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Positive Feedback ISSUE 5
february/march 2003


The Best Albums of the Past Year, In Order (1-5, plus three more)
by Carlos Flores


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Tom Waits, Alice

The concept is ambitious–an interpretation of the relationship between Lewis Carrol and his most famous lead, Alice. The genre is musical theater, one that is much too easy to fuck up, but in Waits' hands, a scene is painted with large, deft strokes of bold colors, and the picture invites the listener to look closer. We're dumped into the smoky bar blues of Closing Time with the sonic experimentation of a man who has thrown away expectation and limits. The result is an album that may just be his best work.

Waits drifts from a first-person perspective, to that of Carrol himself, to that of an observer interjected into the play. The Wonderland isn't made of Disney-bright colors and pretty characters. Rather, it has the underlying chaos and confusion of the novel itself, mixed with the deep dark infatuation of a man lost. This is the too-rare album that demands to be listened to from beginning to end, so complex that interpretations and understanding changes with each listen, absorbing enough to create its own world.  Album of the Year, no contest.


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Me/Shell Ndgeocello, Cookie: The Anthropological Mix Tape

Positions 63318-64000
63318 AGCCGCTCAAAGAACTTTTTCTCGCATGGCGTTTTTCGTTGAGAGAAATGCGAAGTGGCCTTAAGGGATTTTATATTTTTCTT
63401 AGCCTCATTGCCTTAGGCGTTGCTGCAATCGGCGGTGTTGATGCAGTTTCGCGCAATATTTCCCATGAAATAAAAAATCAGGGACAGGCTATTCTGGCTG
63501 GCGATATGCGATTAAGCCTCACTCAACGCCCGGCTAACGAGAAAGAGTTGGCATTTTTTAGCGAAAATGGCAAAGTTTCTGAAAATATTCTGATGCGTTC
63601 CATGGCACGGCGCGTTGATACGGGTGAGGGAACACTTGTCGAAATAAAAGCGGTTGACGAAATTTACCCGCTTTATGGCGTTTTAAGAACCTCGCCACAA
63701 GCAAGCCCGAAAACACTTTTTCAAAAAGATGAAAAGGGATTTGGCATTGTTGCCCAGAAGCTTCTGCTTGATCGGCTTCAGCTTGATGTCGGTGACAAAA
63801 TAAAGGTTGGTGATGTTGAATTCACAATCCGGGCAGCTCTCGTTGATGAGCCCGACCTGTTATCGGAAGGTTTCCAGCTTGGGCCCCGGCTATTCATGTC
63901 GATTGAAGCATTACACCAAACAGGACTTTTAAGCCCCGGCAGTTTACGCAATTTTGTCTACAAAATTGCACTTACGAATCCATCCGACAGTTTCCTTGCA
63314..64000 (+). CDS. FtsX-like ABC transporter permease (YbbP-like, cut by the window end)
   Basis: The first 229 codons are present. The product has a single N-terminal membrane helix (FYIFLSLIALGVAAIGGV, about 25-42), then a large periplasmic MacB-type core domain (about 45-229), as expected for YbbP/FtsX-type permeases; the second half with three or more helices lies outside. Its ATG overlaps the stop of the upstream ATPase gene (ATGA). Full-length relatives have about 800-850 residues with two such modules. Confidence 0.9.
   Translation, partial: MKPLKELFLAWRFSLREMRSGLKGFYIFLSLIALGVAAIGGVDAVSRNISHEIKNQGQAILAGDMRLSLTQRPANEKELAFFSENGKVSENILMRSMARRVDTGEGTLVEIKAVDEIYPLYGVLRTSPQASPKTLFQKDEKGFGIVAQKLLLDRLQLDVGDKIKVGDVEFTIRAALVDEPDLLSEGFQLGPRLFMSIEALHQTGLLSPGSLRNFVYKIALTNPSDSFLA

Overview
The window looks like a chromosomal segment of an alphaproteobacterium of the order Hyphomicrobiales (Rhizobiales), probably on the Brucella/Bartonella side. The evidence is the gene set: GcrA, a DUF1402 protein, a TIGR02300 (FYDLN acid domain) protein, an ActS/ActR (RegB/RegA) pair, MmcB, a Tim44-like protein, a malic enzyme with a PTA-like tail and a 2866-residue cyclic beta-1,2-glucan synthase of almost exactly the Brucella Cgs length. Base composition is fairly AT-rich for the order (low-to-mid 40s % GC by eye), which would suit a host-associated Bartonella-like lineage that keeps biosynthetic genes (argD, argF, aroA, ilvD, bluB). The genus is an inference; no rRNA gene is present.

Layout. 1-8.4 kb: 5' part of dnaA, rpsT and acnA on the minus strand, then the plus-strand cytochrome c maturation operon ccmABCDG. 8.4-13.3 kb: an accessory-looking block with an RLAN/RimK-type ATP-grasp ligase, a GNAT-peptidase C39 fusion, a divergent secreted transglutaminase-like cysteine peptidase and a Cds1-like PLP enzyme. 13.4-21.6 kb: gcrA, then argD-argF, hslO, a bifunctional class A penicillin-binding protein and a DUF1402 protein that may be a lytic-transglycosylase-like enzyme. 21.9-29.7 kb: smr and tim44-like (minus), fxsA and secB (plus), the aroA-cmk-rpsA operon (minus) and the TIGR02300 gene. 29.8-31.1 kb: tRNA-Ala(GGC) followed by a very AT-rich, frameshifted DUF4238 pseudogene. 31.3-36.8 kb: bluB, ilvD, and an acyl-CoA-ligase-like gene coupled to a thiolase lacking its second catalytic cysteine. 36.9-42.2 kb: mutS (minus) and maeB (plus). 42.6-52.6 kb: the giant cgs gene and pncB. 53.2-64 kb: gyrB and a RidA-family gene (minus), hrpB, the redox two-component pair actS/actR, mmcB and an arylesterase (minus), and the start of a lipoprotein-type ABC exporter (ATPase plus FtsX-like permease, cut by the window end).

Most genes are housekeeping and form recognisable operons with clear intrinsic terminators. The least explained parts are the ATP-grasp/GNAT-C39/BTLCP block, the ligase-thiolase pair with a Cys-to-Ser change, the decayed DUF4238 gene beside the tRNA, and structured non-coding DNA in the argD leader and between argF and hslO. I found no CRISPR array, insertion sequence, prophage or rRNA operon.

When people talk of the great bass players in today’s music scene, no one seems to mention Ndgeocello, a woman who goes from Sly and The Family Stone-induced sounds to a message that is very much her own. Cookie goes full circle, mirroring "Plantation Lullabies" with the religious/philosophical content of "Peace Beyond Passion," and this time around she's a little more introspective, a little more conscious, without falling into the trap of making things accessible for the general audience. This is a black woman very much aware of the history and perception of race, who puts what some consider a racial slur in her album's title. Be forewarned—the content can be challenging, but realize that she knows exactly what she's doing.


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Tom Waits, Blood Money

Think Mule Variations Part II or Bourbon's Revenge. Maybe Waits is just messing with our heads, realizing he's got a dedicated group of fans that salivate over every impending release. Inspired by Wozeck's work according to Waits, I hear Blood Money more as a man who has sunk into chaos and insanity, yet seems to make sense of it all. I hear John Donne and Charles Bukowski on a night that lesser men would commit suicide. The story of a man who just doesn't give a damn anymore, haunting with lines like "the kiss don't know what the lips will say."

Waits' voice has gone to hell, but within the horns, cellos, and distorted guitars it turns into its own distinct instrument, tying it all together. "Coney Island Baby" is one of the most off-kilter love songs of the year, but maybe its most touching. "Knife Chase" is its own crazy trip. Alice is observational on one listen, then the opposite rings true the next. Blood Money appeals as much for its lyrical as its musical content, but Alice paints a landscape and injects the listener into it. Comparing the two may not be fair, but is invited by their shared release date, and in the end this work takes a back seat to the best album since Radiohead's Kid A. It might be better.